Low serum selenium in pregnancy is associated with reduced T3 and increased risk of GDM

in Journal of Endocrinology
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  • 1 School of Medical Science, Griffith University Gold Coast Campus, Southport
  • 2 School of Nursing and Midwifery, Griffith University, Meadowbrook, Queensland, Australia
  • 3 The Judith Lumley Centre, La Trobe University, Bundoora, Victoria, Australia
  • 4 The School of Biomedical Sciences, The University of Queensland, St Lucia, Queensland, Australia

Correspondence should be addressed to A V Perkins: a.perkins@griffith.edu.au

*(J S M Cuffe and A V Perkins contributed equally as joint senior authors)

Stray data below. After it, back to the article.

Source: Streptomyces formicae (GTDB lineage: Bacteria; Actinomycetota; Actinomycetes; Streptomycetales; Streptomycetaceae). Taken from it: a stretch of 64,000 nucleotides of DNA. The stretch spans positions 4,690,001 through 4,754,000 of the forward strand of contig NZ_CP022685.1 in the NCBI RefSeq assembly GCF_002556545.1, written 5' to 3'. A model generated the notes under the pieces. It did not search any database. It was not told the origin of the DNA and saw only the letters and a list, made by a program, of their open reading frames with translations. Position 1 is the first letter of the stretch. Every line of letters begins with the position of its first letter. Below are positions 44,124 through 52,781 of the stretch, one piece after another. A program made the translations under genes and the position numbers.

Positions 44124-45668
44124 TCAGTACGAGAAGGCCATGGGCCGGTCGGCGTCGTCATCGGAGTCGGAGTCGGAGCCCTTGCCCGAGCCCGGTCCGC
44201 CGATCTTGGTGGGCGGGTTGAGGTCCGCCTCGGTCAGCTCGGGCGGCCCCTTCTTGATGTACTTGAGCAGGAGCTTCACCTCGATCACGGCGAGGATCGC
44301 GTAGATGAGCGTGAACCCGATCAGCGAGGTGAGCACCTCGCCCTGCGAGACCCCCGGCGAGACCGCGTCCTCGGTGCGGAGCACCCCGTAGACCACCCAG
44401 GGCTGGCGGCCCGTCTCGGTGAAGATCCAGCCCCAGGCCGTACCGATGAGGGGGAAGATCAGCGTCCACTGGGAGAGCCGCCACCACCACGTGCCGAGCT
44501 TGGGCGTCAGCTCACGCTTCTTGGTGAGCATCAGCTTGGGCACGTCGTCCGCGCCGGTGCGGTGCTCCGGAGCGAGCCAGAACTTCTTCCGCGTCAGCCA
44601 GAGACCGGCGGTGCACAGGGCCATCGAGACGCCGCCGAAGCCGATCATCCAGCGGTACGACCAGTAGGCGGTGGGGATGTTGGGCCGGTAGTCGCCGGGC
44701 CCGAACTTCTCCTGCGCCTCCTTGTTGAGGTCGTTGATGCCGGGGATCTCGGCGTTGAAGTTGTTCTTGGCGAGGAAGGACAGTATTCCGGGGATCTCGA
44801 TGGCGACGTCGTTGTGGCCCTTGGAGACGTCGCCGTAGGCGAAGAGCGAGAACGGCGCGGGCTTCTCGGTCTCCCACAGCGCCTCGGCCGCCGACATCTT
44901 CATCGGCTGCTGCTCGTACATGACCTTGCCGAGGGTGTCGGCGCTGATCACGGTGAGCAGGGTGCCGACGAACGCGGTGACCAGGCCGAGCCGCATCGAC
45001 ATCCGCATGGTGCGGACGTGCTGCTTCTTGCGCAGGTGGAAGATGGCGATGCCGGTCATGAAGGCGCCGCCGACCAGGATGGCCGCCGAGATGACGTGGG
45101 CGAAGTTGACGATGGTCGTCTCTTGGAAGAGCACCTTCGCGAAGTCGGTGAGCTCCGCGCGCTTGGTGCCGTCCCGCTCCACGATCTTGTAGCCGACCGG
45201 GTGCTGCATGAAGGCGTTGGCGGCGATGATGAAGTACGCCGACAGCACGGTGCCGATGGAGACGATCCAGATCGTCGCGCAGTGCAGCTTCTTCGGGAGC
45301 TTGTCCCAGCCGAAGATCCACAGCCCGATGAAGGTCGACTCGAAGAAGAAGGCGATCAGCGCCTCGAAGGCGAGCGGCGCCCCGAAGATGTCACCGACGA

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Thyroid disorders are the most common endocrine disorders affecting women commencing pregnancy. Thyroid hormone metabolism is strongly influenced by selenium status; however, the relationship between serum selenium concentrations and thyroid hormones in euthyroid pregnant women is unknown. This study investigated the relationship between maternal selenium and thyroid hormone status during pregnancy by utilizing data from a retrospective, cross-sectional study (Maternal Outcomes and Nutrition Tool or MONT study) with cohorts from two tertiary care hospitals in South East Queensland, Australia. Pregnant women (n = 206) were recruited at 26–30 weeks gestation and serum selenium concentrations were assessed using inductively coupled plasma mass spectrometry. Thyroid function parameters were measured in serum samples from women with the lowest serum selenium concentrations (51.2 ± 1.2 µg/L), women with mean concentrations representative of the entire cohort (78.8 ± 0.4 µg/L) and women with optimal serum selenium concentrations (106.9 ± 2.3 µg/L). Women with low serum selenium concentrations demonstrated reduced fT3 levels (P < 0.05) and increased TPOAb (P < 0.01). Serum selenium was positively correlated with fT3 (P < 0.05) and negatively correlated with TPOAb (P < 0.001). Serum fT4 and thyroid-stimulating hormone (TSH) were not different between all groups, though the fT4/TSH ratio was increased in the low selenium cohort (P < 0.05). Incidence of pregnancy disorders, most notably gestational diabetes mellitus, was increased within the low serum selenium cohort (P < 0.01). These results suggest selenium status in pregnant women of South East Queensland may not be adequate, with possible implications for atypical thyroid function and undesirable pregnancy outcomes.

 

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